Negative public opinion against her intensifies the longer she fails to bow to internal pressure to upgrade spend on military hardware in the wake of Danish peacekeeping casualties in Iraq. She caves in. Proposed early retirement age leaps up and down as the policy pieces are moved around the chess board. They settle on a half-way year. Business oligarchs are courted and double-bluffed. Everyone’s a winner. The cracks in capitalism are assumed, but the purest form of liberal policies prove an ineffective panacea alone.
More than once, Nyborg is accused of undermining her party’s ideals and the lines between political necessity and retention of power at all costs become blurred. Are the risks she takes to pitch for the role of mediator between two warring African countries indicative of the vanity and glory-seeking many accuse her of, or her fundamental humanitarian impulses she cannot ethically ignore? Probably both.
Was Michelle Mulherin’s U-turn a case of outright redundancy protection, a simple case of toeing the party-line, or surrendering to the will of the people?
Was Lucinda’s steely reserve in the face of party discipline purely a case of moral conviction at a heavy price, a self-serving move that elevated her public profile, or an exercise in placing personal conviction above consensus and the will of the electorate?
We’ll never really know. Partly because the prevailing responses to these questions came only from Lucinda.
Fine Gael was upfront in its coalition deal with its governing partners. The Bill was to be passed. It was informed by a Court ruling mandated by the electorate in a referendum 20 years previously. Time for a cabinet to do its work for the common good long built on electoral consensus. A no-brainer. The issue of conscience a moot point. As Vincent Browne emphatically pointed out throughout – abortion is already available to Irish women if they have sufficient means, and an acceptable form of identification for Ryanair, to have one. Nyborg would credit the electorate and her cabinet with more cop than wilful border blindness and hypocrisy.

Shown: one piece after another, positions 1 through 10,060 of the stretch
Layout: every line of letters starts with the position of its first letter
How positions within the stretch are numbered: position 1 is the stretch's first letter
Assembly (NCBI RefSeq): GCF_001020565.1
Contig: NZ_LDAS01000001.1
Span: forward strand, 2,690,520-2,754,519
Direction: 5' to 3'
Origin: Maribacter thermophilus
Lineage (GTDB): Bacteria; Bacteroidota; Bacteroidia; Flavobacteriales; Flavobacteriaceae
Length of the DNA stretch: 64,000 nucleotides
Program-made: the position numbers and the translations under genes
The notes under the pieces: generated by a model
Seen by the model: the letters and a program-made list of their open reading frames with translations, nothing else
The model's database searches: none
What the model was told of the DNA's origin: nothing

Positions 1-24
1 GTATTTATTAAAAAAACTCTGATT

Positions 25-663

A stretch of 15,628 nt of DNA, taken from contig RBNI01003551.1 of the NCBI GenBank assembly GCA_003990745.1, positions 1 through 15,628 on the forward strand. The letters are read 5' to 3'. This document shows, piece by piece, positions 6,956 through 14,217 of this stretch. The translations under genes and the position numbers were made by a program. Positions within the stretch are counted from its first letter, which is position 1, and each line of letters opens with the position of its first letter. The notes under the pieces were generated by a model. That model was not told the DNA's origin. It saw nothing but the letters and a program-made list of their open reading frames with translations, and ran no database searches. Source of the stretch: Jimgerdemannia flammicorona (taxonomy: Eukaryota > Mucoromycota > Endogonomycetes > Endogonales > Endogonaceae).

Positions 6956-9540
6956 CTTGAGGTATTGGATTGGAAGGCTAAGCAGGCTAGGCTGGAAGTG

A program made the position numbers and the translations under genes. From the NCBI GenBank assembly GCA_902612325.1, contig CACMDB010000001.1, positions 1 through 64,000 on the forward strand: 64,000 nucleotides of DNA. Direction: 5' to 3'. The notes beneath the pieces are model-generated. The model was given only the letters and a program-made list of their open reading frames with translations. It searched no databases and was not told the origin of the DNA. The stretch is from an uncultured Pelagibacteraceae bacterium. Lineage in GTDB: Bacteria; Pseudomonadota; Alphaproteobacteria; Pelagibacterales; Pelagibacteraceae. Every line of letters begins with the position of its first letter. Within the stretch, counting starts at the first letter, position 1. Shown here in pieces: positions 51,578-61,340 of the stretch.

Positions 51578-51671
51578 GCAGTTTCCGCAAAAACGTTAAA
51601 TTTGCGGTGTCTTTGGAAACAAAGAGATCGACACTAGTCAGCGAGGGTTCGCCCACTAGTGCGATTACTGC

At no point during the media spectacle was Lucinda asked to consider the worth of the moral convictions of those who voted as a matter of conscience. Those ‘brave’ Dáil members who used their conscience as an instrument to balance personal and party ideologies with the best possible outcome for the Country and its citizens. Pragmatism, in short. The stuff that progressive modern democratic politics is based on. Not parish pump politics in which progress is stifled or buoyed up by the mettle of individuals rarely tested. Nyborg hails from a tradition of the former; Ireland is built on the latter. The implementation of the Bill presented a break-away moment when fresh realities bubbling below the surface for two decades would finally flower. When notions of bravery and conviction would be re-defined.
As an individual who felt stifled by her party directive, Creighton was free to declare her position, bare her fangs, and bow out. As an accidental arbiter on standards of political conscientiousness, it was a role she cheerfully grabbed from a willing media. Nyborg would not have been arrogant enough to accept such a misplaced honour.
That any of these women share similar genitalia should be neither here nor there, but stories of halos and villains in battles involving wombs are always easier to write when women are the chief protagonists. As politicians, all of them, like their colleagues, and the parties to which they belong, are weak to overtures from compromise, party leaders, personal gain, and the will of the people.
Would the woman with the most courage of her moral convictions please stand up?
You can all sit down now. And Lucinda, please close the door gently behind you on your way out this time.